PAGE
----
Commandments Written on the Heart

Day 43

Exodus 34:1-35:9; Matthew 27:15-31; Psalm 33:12-22; Proverbs 9:1-6

Commandments Written on the Heart

Today’s passage from Exodus is rich and full and mysterious, and will pay back all the effort we expend on it. (We don’t need to understand it all today! We will return!)

Moses goes up the mountain to commune with God, and he carries “two tablets of stone” (34:1) that he has made. God specifies that Moses must make them; Moses will bring himself into God’s presence, fasting and praying “forty days and forty nights.” While he is there, God will write His commandments (His word, His will, His way) on the tablets Moses brings with him.

This is a hopeful sign to us! We want God’s commandments written on our hearts, as the Scripture promises they will be (see Jeremiah 31:33). God promises to “drive out before thee the Amorite, Canaanite, and the Hittite, and the Perizite, and the Hivite, and the Jebusite” (34:11).

On the literal level, these refer to the hostile tribes who occupied the land promised to Israel, but the saints of the Church see more in this promise. They understand those tribes to symbolize the hostile sins that persist in our hearts. This promise of victory is great hope to us!

Kevin Holsapple
St. Anne’s
Crystal River, FL

God in a Box

Day 42

Exodus 32:1‐33:23; Matthew 26:69‐27:14; Psalm 33:1‐11; Proverbs 8:33‐36

God in a Box

I read a book many years ago (Sorry, can’t remember the name of it…) that talked about how so many of us try to put God in a box. We imagine God to be of the size and shape we need. Further, we tend to put God away in this box when we want to act in some way other than the way God would have us. God is bigger than any box we could ever construct.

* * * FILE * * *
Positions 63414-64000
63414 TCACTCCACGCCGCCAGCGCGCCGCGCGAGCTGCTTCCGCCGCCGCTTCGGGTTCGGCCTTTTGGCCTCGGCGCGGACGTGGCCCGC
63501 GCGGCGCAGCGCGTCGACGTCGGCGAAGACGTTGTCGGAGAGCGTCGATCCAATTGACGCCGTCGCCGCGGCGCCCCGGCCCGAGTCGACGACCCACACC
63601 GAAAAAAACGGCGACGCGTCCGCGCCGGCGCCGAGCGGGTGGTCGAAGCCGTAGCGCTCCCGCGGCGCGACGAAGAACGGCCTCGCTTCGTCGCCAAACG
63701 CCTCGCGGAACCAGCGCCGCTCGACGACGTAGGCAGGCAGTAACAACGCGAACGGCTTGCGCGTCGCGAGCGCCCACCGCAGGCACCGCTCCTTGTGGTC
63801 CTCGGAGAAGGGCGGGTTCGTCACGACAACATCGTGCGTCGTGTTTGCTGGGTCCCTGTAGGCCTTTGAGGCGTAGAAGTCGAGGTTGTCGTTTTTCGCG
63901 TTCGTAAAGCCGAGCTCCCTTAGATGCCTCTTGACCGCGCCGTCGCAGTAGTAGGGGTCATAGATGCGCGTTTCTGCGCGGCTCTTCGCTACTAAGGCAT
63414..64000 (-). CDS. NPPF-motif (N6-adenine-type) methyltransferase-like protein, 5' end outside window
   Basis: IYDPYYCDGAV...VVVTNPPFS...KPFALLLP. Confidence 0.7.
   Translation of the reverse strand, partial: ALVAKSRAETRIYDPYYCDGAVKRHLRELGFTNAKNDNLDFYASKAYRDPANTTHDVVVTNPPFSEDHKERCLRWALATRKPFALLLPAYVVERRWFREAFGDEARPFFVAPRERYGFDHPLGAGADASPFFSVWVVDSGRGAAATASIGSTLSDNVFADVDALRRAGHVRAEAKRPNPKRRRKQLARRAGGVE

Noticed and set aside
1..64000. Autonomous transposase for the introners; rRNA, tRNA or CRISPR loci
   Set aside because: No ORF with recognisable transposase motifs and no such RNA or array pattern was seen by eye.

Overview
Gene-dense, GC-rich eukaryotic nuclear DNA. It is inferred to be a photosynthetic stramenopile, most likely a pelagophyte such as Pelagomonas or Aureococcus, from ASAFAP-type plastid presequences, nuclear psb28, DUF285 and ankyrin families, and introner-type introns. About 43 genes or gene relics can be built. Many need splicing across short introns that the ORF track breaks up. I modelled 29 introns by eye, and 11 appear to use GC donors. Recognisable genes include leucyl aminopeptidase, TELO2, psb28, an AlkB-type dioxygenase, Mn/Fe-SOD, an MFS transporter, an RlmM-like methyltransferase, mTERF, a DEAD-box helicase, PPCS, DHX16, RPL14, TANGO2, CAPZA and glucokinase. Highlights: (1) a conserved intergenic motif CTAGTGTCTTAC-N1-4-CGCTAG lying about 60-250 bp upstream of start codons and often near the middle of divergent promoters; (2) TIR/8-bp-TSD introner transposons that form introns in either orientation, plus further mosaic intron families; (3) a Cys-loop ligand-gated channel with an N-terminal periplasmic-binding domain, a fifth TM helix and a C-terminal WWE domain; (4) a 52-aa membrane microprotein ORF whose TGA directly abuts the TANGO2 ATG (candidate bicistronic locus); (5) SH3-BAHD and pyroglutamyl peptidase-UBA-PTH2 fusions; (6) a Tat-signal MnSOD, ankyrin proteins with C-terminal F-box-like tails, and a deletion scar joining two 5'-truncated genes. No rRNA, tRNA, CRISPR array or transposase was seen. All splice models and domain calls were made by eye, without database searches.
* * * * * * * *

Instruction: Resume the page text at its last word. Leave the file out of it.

Even though God’s people in today’s Old Testament passage had seen the invisible God in action, they still wanted the familiar gods they could see and shape into whatever image they desired. They had seen Him act in the plagues, in the crossing of the Red Sea, and in the provision of the manna and the quail – but it was not enough.

We are so much like them. Our great temptation is still to shape God into a picture we can imagine, to make God convenient to follow or to pay no attention. God responds in great anger when His mercy is ignored. The gods we create turn us away from the care our loving God wants to shower on us. God can’t work in us when we put anyone or anything above Him. What false gods in your life are preventing the true God from living in you?

The Rev. Phyllis Bartle
St. Jude’s Episcopal Church
Orange City, FL

A Kiss, a Fist, and a Sword

Day 41

Exodus 30:11‐31:18; Matthew 26:47‐68; Psalm 32:1‐11; Proverbs 8:27‐32

 A Kiss, a Fist, and a Sword

Today’s reading from Matthew covers the time from Judas’ betrayal of Jesus in Gethsemane to His abuse at the hands of Jewish leaders at the High Priest’s residence.

When the crowd showed up, Jesus was betrayed with a kiss. Then He was arrested and one of His disciples drew his sword and cut off the ear of the high priest’s servant. Jesus quiets everyone down and restores the ear. He is then led off to Caiaphas’ residence. There He is interrogated, many false charges against Him are rehearsed, and when He declares His Messiahship, He is spit upon, slapped, and beaten with fists. Even then the abuse has only begun. As we know it includes whipping, more beatings, the hair of His beard pulled out, a crown of thorns thrust down into His scalp drawing streams of blood, mocking, and finally crucifixion.

Such cruel treatment – at the hands of sinners; and the only defense offered was more violence, and later denials of knowing Him by the same disciple Peter. This incident teaches us an important lesson: we are broken. We are all capable of spitting on Jesus, slapping Him, striking Him with our fists, denying Him, mocking Him, and even crucifying Him; and yes, even of drawing our swords and blindly striking out at unseen and unknown enemies of our faith. We are all sinners, it is only a matter of degrees that separate all of us.

What then do we do? We seek forgiveness. Blessed is he whose transgressions are forgiven, whose sins are covered.” – Psalm 32:1

The Rev. Richard Bordin
Holy Cross
Winter Haven, FL